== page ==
Bottle-refund experts support National scheme announcement
A working group on container deposit schemes, made up from waste minimisation experts around New Zealand, say they welcome the National Party’s announcement to include a container deposit scheme as part of its policy to minimise waste, if elected to government next year.
The party announced last week it was keen to introduce a scheme, whereby people get cash refunds for plastic and glass bottles and cans, in association with existing kerbside and recycling programmes.
The deposit working group, made up of members from the waste minimisation sector and including specialists from councils and communities, says they support the establishment of a scheme in New Zealand, but warn it needs to work for councils and communities, not just industry.
Working group spokesperson and coordinator of the New Zealand Product Stewardship Council Hannah Blumhardt says container deposit schemes are getting great results in other countries and a well-designed scheme could increase New Zealand’s recycling rates (for beverage containers) up to 90%.
“We support the National Party’s policy to establish a scheme here, and would like to see Labour moving forward on this too - this kind of scheme could be a game-changer in terms of waste minimisation because it redistributes the responsibility and cost of waste to the industry producing it, instead of community and councils bearing the brunt of managing and paying for waste and litter,” she says.
“We lose millions of cans and bottles a day to landfills and street litter and it’s totally unnecessary - with a deposit scheme all these containers would be returned and re-used or recycled.”
Recent research from Australia and the USA has demonstrated that deposit schemes can reduce drink containers in the ocean by 40%.
“Local recyclers are highly supportive of the idea because they get high volumes of good quality material to recycle. Wellington based PET recyclers Flight Plastics have told us they are in favour of it and are happy to take all of New Zealand’s clear PET,” Blumhardt says.
Flight Plastics estimates that currently only 30% of clear PET is being collected for recycling, says Blumhardt.
National’s policy paper also offers an alternative plan whereby the industry ensures 90% of beverage containers are saved from going to landfill. The working group acknowledge that industry has to be involved but Blumhardt says there is a larger group of stakeholders that can contribute to the mechanics of a deposit scheme approach.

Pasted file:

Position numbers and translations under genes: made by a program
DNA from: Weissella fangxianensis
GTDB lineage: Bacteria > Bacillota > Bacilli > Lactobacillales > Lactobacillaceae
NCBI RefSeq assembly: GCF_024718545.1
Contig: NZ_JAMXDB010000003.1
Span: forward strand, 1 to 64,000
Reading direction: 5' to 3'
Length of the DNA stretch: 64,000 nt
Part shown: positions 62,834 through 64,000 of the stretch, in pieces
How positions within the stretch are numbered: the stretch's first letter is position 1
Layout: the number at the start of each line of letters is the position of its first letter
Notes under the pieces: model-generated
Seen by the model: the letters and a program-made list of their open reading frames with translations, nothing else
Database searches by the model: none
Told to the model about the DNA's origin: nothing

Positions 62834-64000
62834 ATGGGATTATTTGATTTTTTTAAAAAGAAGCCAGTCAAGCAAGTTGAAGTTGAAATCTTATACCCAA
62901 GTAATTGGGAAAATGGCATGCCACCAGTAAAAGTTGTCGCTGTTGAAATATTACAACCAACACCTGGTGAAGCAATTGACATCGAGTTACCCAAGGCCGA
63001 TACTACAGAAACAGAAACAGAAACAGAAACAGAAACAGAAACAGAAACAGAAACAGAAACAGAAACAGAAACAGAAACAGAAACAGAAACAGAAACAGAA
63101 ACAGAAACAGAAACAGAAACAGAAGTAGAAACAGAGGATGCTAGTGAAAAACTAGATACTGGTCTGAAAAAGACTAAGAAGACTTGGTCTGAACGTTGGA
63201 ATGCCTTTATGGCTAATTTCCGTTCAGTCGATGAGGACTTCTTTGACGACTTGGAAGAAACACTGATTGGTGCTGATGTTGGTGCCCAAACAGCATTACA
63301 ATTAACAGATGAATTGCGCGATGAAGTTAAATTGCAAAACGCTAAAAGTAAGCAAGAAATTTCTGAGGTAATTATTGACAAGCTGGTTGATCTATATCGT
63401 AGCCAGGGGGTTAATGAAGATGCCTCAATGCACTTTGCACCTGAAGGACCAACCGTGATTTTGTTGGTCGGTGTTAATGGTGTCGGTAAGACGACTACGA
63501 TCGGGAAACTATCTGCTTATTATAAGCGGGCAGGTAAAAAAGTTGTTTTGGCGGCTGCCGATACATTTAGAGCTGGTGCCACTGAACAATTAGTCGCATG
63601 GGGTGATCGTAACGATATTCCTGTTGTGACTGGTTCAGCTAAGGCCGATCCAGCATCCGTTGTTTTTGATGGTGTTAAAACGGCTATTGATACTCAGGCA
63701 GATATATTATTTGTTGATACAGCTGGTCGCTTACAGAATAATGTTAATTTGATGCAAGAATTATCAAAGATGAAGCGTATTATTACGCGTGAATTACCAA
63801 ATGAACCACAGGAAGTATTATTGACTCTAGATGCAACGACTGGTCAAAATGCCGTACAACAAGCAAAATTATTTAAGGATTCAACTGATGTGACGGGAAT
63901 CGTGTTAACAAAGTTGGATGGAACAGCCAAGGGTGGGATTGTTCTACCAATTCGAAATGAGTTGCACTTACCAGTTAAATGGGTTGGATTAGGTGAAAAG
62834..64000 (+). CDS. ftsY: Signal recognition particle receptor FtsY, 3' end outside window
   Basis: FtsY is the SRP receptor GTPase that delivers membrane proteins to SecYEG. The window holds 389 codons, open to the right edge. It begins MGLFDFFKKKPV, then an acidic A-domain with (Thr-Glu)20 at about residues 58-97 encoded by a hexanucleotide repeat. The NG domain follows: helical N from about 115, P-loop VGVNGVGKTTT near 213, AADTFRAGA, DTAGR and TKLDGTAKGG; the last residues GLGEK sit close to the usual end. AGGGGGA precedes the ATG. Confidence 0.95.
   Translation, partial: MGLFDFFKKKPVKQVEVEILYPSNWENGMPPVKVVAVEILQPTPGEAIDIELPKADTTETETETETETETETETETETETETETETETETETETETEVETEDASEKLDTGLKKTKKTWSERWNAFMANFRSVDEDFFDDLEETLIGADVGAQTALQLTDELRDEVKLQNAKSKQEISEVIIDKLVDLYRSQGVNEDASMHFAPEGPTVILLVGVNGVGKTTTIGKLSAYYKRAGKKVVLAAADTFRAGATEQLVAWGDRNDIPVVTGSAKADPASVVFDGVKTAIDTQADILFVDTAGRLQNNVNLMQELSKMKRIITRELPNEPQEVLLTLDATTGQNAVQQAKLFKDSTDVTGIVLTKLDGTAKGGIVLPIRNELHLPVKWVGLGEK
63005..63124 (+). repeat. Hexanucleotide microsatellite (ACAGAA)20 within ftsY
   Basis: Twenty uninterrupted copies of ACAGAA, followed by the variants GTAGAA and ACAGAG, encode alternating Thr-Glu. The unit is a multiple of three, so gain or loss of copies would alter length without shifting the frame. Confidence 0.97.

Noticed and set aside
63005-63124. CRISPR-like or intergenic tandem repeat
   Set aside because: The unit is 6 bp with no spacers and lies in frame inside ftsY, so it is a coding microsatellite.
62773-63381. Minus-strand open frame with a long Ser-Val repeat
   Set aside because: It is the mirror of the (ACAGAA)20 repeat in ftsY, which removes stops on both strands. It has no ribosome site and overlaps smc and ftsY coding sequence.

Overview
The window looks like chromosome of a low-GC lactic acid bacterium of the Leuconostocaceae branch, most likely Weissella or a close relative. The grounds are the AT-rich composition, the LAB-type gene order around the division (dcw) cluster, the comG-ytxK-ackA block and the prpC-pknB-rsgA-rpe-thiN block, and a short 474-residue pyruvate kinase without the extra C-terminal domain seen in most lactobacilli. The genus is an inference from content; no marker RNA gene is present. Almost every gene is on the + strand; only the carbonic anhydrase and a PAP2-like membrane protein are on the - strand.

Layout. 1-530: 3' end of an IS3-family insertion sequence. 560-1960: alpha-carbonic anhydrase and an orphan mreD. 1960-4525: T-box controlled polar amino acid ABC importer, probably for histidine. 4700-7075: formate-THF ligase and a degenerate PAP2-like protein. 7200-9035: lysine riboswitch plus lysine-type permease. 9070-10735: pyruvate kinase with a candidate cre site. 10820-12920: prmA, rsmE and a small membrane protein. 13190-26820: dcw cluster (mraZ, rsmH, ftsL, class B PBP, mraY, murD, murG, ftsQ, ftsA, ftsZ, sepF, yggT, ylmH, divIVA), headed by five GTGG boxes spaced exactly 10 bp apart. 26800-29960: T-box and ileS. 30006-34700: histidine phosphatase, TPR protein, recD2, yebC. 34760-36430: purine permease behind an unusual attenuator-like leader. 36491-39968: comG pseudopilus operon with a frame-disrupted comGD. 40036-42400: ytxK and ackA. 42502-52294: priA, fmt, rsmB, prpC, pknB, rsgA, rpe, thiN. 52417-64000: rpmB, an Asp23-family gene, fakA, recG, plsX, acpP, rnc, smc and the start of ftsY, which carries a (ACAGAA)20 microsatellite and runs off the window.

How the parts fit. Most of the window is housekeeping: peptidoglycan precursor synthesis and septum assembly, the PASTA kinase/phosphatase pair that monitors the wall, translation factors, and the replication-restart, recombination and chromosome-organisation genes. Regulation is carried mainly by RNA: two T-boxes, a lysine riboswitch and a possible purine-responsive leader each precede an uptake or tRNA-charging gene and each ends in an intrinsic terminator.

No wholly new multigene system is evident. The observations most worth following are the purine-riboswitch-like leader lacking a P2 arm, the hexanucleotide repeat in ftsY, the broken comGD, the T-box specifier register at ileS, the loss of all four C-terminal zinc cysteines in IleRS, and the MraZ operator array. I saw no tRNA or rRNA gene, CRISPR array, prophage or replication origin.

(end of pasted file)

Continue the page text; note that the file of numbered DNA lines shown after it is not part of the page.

“What we need is a reset to the way we view waste. A deposit scheme reintroduces value back into empty containers. We don’t want a scheme that is driven by profit taking. We want to reposition the market such that innovation through design will lead to empty containers being viewed as a resource rather than a disposable piece of packaging.”
The group looks forward to working with cross party support towards a deposit scheme for New Zealand that learns from the experience of others and puts the interests of society first, Blumhardt says.
“Industry-led, rather than a deposit scheme is fine in theory, but there need to be some very clear parameters - the easiest solution would again be to have a deposit scheme, because it’s the only way we’re going to get 90% recycling rates for beverage containers.”
The government would need to ensure the target of 90% was based on the number of containers recovered, rather than the weight of recyclables, Blumhardt says.
“Otherwise, they will just chase the heavy containers - glass - as that sways the outcomes significantly and it’s very important we go after all containers, particularly given public concern is on plastics,” she says.
“Any kind of scheme needs to be industry-funded. A core principle of producer responsibility is that externalities sit with producers and consumers, as directly as possible. This shouldn’t be an opportunity to just cost-shift to councils, for example through advocating enhanced kerbside recycling or public place recycling.”